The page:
A tense Twickenham triumph against England – only their second at English rugby headquarters since 1988 – means Wales already have the Triple Crown trophy safely secured. But that is just one third of Wales’ Six Nations mission accomplished.
“The players don’t even dare say those two words [Grand Slam],” he said.
“We’ve got two tough games to come, and hopefully we will have a fully fit squad fighting and ready to go. We haven’t formally said those words are banned, but I don’t want to jinx myself, so I wouldn’t dare say them.”
Warburton delivered an astounding performance considering he had not taken part in a contact training session since going off injured at half-time against Ireland three weeks ago.
His genial work at the breakdown was even eclipsed by a remarkable try-saving tackle on England’s midfield juggernaut Manu Tuilagi as he once again set standards for his team-mates to follow.
“This is probably the best moment of my career,” Warburton added.
“It is nice that after all the hard work we have put in over the last 12 months, we’ve got some recognition and a little bit of silverware.
“Everyone was enjoying passing the trophy around in the changing rooms. It’s a massive achievement. It is a young squad, and the first time they have achieved it.”
Wales did not lead the contest until Scott Williams’ breakaway 76th-minute try. But they still endured a fraught finale.
England thought they had scored with the final play of a pulsating game. But television match official Iain Ramage ruled that wing David Strettle had not grounded the ball, and referee Steve Walsh signalled full-time with Toby Flood waiting to take what he hoped would have been an equalising conversion.
The performance boosted England interim coach Stuart Lancaster’s chances of being made permanent. Buoyed by outstanding performances from Owen Farrell and Manu Tuilagi, a pair of 20-year-olds, Ian Ritchie takes office as the Rugby Football Union’s new chief executive. The organisation’s so-called “reputational damage rebuild plan” is working well.
But while Lancaster was proud to see the England team reconnect with their public – one of the key aims of his tenure – he demanded improvements before they tackle France in Paris.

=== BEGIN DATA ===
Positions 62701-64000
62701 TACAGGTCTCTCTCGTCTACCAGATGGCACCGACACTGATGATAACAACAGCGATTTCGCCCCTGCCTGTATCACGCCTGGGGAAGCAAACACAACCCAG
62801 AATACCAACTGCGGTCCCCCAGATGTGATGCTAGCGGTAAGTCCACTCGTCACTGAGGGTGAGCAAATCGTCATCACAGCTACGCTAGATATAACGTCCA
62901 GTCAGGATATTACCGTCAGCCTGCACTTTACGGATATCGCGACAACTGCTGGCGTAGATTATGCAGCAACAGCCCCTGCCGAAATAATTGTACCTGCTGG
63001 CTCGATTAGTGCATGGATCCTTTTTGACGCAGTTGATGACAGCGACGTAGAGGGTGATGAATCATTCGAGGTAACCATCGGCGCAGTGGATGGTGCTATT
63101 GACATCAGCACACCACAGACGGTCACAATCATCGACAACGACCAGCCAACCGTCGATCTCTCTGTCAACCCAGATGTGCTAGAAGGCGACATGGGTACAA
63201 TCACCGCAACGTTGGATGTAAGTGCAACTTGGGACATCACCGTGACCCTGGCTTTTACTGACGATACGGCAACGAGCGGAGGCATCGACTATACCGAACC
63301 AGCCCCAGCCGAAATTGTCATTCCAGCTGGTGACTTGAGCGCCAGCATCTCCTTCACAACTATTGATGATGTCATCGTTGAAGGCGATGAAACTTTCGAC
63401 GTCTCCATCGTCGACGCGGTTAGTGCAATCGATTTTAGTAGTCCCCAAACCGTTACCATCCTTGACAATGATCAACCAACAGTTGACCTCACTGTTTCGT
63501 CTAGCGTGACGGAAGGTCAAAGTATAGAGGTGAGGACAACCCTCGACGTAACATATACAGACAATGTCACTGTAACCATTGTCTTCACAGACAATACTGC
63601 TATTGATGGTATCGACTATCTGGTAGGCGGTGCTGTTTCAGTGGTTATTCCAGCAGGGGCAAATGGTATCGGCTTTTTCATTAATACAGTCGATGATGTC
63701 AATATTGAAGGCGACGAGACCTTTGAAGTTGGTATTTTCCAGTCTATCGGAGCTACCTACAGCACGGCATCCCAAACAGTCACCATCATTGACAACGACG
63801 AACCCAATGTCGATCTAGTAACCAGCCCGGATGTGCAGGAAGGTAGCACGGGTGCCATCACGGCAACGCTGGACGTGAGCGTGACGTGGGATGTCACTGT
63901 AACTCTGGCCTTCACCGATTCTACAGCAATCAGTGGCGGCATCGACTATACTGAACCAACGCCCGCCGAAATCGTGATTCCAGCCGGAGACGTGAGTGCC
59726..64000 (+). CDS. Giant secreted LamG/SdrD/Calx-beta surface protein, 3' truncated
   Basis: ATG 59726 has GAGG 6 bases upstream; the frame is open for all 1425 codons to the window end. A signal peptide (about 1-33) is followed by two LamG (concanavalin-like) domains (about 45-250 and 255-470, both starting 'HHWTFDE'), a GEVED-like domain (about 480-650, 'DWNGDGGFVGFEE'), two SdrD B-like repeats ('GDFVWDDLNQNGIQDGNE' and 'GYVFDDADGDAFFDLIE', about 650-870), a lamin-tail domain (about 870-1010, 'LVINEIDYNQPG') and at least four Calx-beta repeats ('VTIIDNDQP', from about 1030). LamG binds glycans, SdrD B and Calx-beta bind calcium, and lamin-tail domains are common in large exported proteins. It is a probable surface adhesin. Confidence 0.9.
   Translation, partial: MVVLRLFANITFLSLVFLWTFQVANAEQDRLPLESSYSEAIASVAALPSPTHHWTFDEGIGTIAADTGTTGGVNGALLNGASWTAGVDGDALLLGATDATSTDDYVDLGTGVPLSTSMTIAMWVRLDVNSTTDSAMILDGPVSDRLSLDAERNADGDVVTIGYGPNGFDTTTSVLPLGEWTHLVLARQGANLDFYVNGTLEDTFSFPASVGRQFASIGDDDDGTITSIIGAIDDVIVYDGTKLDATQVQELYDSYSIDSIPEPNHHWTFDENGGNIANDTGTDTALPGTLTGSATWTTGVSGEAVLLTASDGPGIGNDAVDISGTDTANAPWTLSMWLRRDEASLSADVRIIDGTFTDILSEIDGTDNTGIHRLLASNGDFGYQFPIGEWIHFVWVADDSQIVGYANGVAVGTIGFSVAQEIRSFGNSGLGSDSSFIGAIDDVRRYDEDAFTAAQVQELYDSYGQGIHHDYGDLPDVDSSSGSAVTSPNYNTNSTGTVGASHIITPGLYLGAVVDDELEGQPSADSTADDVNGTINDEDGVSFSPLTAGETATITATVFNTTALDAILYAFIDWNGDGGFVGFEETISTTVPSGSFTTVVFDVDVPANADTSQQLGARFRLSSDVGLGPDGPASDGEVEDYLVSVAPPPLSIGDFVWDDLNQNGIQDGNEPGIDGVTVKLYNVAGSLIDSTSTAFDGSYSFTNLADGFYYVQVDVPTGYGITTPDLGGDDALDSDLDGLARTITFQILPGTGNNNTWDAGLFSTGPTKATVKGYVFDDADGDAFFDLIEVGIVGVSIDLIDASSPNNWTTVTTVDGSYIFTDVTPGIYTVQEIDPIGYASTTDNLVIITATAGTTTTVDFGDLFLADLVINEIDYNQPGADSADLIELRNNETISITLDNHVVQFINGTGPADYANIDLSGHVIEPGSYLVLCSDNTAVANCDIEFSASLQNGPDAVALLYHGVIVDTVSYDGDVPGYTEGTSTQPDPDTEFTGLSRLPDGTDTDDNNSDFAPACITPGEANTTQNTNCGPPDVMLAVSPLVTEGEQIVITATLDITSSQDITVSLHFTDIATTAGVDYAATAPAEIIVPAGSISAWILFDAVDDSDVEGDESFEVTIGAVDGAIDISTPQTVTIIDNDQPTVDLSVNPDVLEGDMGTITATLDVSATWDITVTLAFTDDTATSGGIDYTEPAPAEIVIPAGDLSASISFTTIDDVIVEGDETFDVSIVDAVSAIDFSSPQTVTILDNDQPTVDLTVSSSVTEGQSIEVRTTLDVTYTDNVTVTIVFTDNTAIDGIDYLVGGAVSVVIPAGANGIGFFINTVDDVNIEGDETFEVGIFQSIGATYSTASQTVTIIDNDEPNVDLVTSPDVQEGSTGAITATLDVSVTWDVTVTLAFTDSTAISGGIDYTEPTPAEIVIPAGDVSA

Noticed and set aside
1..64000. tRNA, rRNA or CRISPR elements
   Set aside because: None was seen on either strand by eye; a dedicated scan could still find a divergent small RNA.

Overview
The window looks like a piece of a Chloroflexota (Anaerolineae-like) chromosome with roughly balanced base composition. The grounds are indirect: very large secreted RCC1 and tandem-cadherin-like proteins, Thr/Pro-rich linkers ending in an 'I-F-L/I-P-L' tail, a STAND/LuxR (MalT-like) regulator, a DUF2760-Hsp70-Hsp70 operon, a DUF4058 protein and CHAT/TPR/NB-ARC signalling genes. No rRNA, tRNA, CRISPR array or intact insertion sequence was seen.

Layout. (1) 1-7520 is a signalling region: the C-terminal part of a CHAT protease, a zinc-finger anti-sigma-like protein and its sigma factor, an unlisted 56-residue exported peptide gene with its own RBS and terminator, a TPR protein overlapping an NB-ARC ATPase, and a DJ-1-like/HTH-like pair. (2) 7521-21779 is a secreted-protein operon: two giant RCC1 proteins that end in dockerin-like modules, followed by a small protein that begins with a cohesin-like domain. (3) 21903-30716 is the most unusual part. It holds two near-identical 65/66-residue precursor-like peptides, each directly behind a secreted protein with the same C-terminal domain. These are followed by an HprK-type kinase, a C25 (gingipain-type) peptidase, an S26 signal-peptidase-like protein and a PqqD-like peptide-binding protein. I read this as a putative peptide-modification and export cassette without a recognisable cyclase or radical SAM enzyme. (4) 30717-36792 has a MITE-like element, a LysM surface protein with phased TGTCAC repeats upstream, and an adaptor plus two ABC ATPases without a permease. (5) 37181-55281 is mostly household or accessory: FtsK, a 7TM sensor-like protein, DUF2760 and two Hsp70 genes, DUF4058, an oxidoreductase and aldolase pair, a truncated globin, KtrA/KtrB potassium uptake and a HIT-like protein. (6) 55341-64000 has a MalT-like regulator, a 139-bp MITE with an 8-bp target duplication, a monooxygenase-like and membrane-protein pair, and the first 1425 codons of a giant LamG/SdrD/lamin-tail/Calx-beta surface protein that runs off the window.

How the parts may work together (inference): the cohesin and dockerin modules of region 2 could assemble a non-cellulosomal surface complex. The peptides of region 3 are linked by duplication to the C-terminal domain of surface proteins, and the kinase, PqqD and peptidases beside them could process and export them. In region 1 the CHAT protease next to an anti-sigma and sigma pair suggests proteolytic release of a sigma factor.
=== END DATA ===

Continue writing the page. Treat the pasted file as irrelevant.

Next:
“It was a big step forward,” Lancaster said.
“As a coach you look for signs that the things you’re doing in training are coming to fruition.
“We saw signs in the first two games of the culture and spirit we’re trying to build and you could see signs of our discipline and defensive structure. But perhaps not in attack.
“Against Wales we got better set-piece ball and we went on to play with some tempo and intensity, with better width and better shape.
“We can’t set our standards lower than wanting to win every game. There is credit to be taken, positives to be taken, but also lessons to be learned.”
Scorers for England: Pens: Farrell (four).
Scorers for Wales: Try: S Williams. Con: Halfpenny. Pens: Halfpenny (four).
Yellow card: Priestland (Wales, 45-55).
ENGLAND: B Foden; C Ashton, M Tuilagi, B Barritt, D Strettle; O Farrell, L Dickson; A Corbisiero, D Hartley, D Cole; M Botha, G Parling; T Croft, C Robshaw (capt), B Morgan.
Replacements: B Youngs for Dickson (61), C Lawes for Botha (61), M Stevens for Corbisiero (66), T Flood for Farrell (66), R Webber for Hartley (73), M Brown for Foden (78).
WALES: L Halfpenny; A Cuthbert, J Davies, J Roberts, G North; R Priestland, M Phillips; G Jenkins, K Owens, A Jones; AW Jones, I Evans; D Lydiate, S Warburton (capt), T Faletau.
Replacements: S Williams for Roberts (41), R Jones for AW Jones (54).
Referee: Steve Walsh (Australia).